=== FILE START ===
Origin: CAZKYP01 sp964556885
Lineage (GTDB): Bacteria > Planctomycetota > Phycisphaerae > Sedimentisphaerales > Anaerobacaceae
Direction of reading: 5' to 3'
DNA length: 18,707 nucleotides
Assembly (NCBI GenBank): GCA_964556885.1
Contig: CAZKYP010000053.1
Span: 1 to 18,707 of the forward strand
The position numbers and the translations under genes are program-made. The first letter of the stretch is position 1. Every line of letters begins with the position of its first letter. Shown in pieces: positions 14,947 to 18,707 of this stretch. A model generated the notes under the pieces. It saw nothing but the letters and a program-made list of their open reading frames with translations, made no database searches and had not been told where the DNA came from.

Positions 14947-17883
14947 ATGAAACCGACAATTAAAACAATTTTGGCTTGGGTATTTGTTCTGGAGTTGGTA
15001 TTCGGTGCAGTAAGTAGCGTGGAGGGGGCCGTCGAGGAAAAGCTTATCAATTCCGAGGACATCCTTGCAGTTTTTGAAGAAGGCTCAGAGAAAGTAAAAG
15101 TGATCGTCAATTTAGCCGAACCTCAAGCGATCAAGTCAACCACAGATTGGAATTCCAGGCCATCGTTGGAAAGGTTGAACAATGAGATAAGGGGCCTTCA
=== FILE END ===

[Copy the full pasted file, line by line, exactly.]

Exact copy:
Origin: CAZKYP01 sp964556885
Lineage (GTDB): Bacteria > Planctomycetota > Phycisphaerae > Sedimentisphaerales > Anaerobacaceae
Direction of reading: 5' to 3'
DNA length: 18,707 nucleotides
Assembly (NCBI GenBank): GCA_964556885.1
Contig: CAZKYP010000053.1
Span: 1 to 18,707 of the forward strand
The position numbers and the translations under genes are program-made. The first letter of the stretch is position 1. Every line of letters begins with the position of its first letter. Shown in pieces: positions 14,947 to 18,707 of this stretch. A model generated the notes under the pieces. It saw nothing but the letters and a program-made list of their open reading frames with translations, made no database searches and had not been told where the DNA came from.

Positions 14947-17883
14947 ATGAAACCGACAATTAAAACAATTTTGGCTTGGGTATTTGTTCTGGAGTTGGTA
15001 TTCGGTGCAGTAAGTAGCGTGGAGGGGGCCGTCGAGGAAAAGCTTATCAATTCCGAGGACATCCTTGCAGTTTTTGAAGAAGGCTCAGAGAAAGTAAAAG
15101 TGATCGTCAATTTAGCCGAACCTCAAGCGATCAAGTCAACCACAGATTGGAATTCCAGGCCATCGTTGGAAAGGTTGAACAATGAGATAAGGGGCCTTCA